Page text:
Back when the net was still somewhat fractured according to geopolitical boundaries, several organizations sprung up. Most active among them was the EIO and the AIO, the Internet Organizers of the European and Asian continents. It could even be said that they were the only organizations that took themselves seriously as the most powerful net entity of them all, the United States, uncharacteristically chose to sit out the battle for the future of standards. It turned out to be a good decision, of course, since the AIO and EIO had to settle their differences before any progress could be made. As a stepping stone towards a worldwide organization, the AIO and the EIO decided to merge and form a broader union of internet organizers. The unfortunate name of this name organization would have been the Asian-European Internet Organizers Union. Whenever talk of the AEIOU came up, Ethan could count on somebody from his team to deliver a groaner. It has even become somewhat of a party tradition. Even at the last party, Winston was discussing the finer points of the history of the internet with Julia when Mark interrupted in all seriousness and offered "You know there's one blatant thing that the AEIOU forgot right?"

"No," answered Winston earnestly, "though I think they were shortsighted on many issues."

"But the most important and obvious item," insisted Mark and let his words trail off to build tension. He enjoyed this.

"I give up," said Winston and before his lips even closed to form the "p", Mark, quivering with anticipation, screamed "The only thing they forgot is why! Y! You get it?!" The groan from Winston and Julia was clearly audible across the room and Mark walked away beaming like a father who has just seen his son attempt his first steps...and fall. They were new. They'd appreciate the experience eventually.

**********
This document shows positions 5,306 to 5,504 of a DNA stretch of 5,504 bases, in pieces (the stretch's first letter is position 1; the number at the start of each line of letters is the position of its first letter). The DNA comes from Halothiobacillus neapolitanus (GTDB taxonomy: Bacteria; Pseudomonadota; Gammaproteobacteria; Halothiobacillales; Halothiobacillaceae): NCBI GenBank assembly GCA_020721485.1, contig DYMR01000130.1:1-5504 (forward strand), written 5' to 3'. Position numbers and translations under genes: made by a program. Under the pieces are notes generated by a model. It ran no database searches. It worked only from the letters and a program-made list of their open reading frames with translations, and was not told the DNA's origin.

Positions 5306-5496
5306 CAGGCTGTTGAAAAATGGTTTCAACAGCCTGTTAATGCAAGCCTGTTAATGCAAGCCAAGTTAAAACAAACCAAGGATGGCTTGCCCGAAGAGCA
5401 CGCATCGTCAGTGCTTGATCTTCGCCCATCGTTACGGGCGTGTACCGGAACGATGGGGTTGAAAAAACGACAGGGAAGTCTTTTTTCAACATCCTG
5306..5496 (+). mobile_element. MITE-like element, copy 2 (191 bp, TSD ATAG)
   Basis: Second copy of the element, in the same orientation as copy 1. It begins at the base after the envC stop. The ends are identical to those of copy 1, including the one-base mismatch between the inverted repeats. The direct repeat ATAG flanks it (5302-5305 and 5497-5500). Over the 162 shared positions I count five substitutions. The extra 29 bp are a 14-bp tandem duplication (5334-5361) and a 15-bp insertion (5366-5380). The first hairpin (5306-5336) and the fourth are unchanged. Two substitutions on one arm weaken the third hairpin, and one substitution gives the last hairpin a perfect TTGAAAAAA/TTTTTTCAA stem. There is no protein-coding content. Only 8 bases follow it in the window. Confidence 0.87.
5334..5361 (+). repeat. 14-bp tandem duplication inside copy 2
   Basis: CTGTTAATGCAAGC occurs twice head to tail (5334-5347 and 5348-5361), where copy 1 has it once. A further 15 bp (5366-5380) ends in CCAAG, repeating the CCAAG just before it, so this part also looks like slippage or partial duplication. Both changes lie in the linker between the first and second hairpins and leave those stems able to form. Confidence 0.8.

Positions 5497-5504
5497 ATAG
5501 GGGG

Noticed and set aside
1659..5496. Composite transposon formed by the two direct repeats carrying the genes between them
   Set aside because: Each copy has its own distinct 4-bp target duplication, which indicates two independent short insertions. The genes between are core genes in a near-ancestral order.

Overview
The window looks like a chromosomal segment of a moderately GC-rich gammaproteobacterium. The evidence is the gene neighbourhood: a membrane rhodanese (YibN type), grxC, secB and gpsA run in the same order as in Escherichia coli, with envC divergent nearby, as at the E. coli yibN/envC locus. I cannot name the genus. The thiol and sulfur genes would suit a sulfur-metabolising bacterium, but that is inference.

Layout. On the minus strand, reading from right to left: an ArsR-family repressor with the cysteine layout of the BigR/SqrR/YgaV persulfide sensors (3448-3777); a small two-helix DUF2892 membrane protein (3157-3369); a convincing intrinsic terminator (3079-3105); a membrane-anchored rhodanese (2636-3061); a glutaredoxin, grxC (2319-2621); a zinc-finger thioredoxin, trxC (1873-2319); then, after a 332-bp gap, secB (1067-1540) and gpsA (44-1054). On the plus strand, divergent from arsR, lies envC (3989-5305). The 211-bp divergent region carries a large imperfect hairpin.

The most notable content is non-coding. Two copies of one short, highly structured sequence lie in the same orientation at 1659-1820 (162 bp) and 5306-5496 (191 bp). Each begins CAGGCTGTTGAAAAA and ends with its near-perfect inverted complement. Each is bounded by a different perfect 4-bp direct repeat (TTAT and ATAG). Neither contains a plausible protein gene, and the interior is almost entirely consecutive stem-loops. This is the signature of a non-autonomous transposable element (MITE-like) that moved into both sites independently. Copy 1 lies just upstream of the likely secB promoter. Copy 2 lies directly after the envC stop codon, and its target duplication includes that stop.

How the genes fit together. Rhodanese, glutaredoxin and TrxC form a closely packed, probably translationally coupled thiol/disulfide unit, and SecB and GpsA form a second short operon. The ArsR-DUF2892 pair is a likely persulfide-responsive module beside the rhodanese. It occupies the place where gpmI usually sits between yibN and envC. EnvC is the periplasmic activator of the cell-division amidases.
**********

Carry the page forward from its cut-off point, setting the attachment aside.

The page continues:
Ethan smiled despite himself and decided that maybe going to the party wasn't such a bad idea after all. There are quite a few new recruits to the team and none of them had yet been hazed by such a bad pun yet. Maybe this time the leader himself would break in the senses of humor of his subordinates. "Or just break them," Ethan thought a hint of playful malice.

Monday, May 22, 2006

Something 1

There was no reason why Ethan couldn't make it to the party. In fact, he had every reason to be there: there were people to schmooze, booze to drink, and women to ogle, though that last item may not have gone over so well with Jasmine who through 9 years of relatively blissful marriage had learned to accept, if not be comfortable with, this little sin. After all, Ethan was a gallantly capable husband in most other situations and he had a way with words such that he had successfully sold proverbial snow to the trite and obviously foolish Eskimo. Not that Jasmine would ever buy anything that Ethan so glibly and casually marketed day in and day out. His specialties included elaborate excuses, preposterous propositions, and he was currently advertising a sale on whatever it was that justified him ogling women in front of his wife.